Clearly, there is one place, and only one, and that is where the poorest, meekest, and most sorely tried of all men is to be found–on the Cross at Golgotha. The fellowship of the Beatitudes is the fellowship of the Crucified. With him it has lost all, and with him it is found all. From the cross there comes the call “blessed, blessed.”

The fellowship of the Beatitudes is the fellowship of the Crucified!

Earlier, he points out that Jesus called his disciples blessed in the crowd’s hearing and that “the crowd is called upon as a startled witness.” From this he posits the essential unity of disciples and people. In his discussion of the Beatitudes, Bonhoeffer tends to emphasize the tension between Jesus’ followers and the world but here he stresses the commonality. It’s easy to read him (and to some degree the Beatitudes themselves) and place ourselves on that same grid. We hear a lot these days about the persecution of Christians in American, for example. But I wonder whether the perception might change if the emphasis were on the ways in which the people of God are meant to be a blessing to the communities and world in which they live.

In this week’s lectionary reading from Genesis 12, God calls Abram and Sarai out from Haran into the Promised Land, telling them, “I will bless you … so that you will be a blessing” and “in you all the families of the world will be blessed.” It’s easy to recoil, raise our defenses, withdraw or try to fight back when we encounter opposition. The world sees plenty of that from Christians. What might it be like to offer oneself and one’s community of faith as a blessing to its neighborhood and the world?

 

Dietrich Bonhoeffer

Today is the 68th anniversary of Dietrich Bonhoeffer’s martyrdom. Imprisoned because of his participation in the 1944 plot against Hitler, he was executed a few days before his prison camp was liberated by Allied forces. His writings while in prison were compiled as Letters and Papers from Prison. Included in it is the poem “Who am I.” Here’s an English translation that first appeared in the March 4, 1946 issue of Christianity and Crisis:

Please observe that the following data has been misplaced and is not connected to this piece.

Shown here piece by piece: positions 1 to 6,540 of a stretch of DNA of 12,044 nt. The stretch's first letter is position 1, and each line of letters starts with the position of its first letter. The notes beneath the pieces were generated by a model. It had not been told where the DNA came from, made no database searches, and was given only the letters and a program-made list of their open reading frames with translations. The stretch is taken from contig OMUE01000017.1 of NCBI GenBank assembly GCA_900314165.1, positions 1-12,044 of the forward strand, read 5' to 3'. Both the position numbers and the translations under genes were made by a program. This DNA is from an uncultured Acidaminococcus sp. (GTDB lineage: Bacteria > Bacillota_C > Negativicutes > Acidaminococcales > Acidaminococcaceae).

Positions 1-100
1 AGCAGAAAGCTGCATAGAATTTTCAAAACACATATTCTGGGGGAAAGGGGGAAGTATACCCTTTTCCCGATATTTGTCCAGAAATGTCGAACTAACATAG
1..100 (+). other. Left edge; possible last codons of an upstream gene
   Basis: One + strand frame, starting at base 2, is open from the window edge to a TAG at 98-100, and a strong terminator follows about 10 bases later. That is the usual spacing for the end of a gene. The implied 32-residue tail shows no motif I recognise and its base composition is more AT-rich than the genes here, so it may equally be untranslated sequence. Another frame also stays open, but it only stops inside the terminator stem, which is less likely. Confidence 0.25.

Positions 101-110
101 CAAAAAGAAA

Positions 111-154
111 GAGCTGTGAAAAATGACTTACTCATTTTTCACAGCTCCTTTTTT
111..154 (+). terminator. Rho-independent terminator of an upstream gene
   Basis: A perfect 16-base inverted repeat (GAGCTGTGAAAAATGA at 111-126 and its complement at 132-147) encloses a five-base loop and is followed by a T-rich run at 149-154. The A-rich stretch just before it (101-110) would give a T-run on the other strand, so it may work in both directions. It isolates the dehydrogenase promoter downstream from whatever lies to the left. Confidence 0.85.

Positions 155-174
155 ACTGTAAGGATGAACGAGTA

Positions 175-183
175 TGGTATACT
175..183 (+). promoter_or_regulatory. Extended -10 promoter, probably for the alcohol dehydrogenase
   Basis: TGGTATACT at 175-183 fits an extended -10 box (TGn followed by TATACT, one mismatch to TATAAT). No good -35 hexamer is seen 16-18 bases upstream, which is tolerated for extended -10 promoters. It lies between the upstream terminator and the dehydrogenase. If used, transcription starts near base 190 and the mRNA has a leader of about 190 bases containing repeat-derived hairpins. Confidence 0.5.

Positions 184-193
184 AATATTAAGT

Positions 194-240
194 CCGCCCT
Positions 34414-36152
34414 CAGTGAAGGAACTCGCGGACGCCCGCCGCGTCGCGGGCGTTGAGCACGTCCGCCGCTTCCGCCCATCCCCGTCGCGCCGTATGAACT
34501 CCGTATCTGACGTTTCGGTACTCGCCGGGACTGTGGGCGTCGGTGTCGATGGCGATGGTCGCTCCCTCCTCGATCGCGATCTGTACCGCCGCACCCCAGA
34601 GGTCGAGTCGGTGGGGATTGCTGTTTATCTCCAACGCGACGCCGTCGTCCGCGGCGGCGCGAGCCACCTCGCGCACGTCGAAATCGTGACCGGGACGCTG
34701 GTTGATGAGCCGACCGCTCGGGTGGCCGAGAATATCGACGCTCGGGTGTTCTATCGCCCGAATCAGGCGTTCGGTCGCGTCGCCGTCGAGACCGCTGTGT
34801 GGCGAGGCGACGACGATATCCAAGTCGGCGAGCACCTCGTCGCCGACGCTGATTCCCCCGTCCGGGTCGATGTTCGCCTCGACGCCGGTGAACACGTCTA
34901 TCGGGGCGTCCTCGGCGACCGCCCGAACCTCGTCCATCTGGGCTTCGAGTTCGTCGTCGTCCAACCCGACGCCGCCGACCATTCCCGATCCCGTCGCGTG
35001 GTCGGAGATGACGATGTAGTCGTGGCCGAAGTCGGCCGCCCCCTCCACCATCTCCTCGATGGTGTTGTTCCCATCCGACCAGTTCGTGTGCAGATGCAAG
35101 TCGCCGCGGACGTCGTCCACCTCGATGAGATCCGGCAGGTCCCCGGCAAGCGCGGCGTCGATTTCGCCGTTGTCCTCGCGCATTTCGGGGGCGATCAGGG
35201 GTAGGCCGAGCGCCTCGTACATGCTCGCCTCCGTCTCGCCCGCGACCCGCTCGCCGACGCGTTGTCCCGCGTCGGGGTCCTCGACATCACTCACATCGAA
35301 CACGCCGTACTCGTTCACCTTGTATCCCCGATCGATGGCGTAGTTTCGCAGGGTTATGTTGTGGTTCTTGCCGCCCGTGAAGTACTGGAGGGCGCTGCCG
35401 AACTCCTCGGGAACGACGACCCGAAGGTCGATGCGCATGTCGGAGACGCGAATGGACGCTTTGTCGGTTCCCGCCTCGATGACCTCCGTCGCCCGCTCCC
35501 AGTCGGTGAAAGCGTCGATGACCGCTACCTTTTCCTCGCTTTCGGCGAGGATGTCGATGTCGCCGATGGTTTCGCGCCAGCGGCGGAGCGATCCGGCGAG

Who am I? They often tell me

I stepped from my cell’s confinement

Calmly, cheerfully, firmly,

Like a squire from his country-house.

Who am I? They often tell me

I used to speak to my warders

Freely and friendly and clearly,

As though it were mine to command.

Who am I? They also tell me

I bore the days of misfortune

Equally, smilingly, proudly,

Like one accustomed to win.

Am I then really all that which other men tell of?

Or am I only what I myself know of myself?

Restless and longing and sick, like a bird in a cage,

Struggling for breath, as though hands were

compressing my throat,

Yearning for colors, for flowers, for the voices of birds,

Thirsting for words of kindness, for neighborliness,

Tossing in expectation of great events,

Powerlessly trembling for friends at an infinite distance,

Weary and empty at praying, at thinking, at making,

Faint, and ready to say farewell to it all?

Who am I? This or the other?

Am I one person today and tomorrow another?

Am I both at once? A hypocrite before others,

And before myself a contemptibly woebegone weakling?

Or is something within me still like a beaten army,

Fleeing in disorder from victory already achieved?

Who am I? They mock me, these lonely questions of mine.

Whoever I am, Thou knowest, 0 God, I am Thine!

The Dietrich Bonhoeffer home page is here. A recent essay from the New York Review of Books on Bonhoeffer and his brother-in-law, Hans von Dohnanyi

 

Advent

It is very remarkable that we face the thought that God is coming, so calmly, whereas previously peoples trembled at the day of God, whereas the world fell into trembling when Jesus Christ walked over the earth. That is why it is so strange when we see the marks of God in the world so often together with the marks of human suffering, with the marks of the cross on Golgotha. We have become so* accustomed to the idea of divine love and of God’s coming at Christmas that we no longer feel the shiver of fear that God’s coming should arouse in us. We are indifferent to the message, taking only the pleasant and agreeable out of it and forgetting the serious aspect, that the God of the world draws near to the people of our little earth and lays claim to us. The coming of God is truly not only glad tidings, but first of all frightening news for everyone who has a conscience. Dietrich Bonhoeffer, “The Coming of Jesus in our Midst”

From a sermon Bonhoeffer preached on the First Sunday of Advent, 1928, in Barcelona; from The Living Pulpit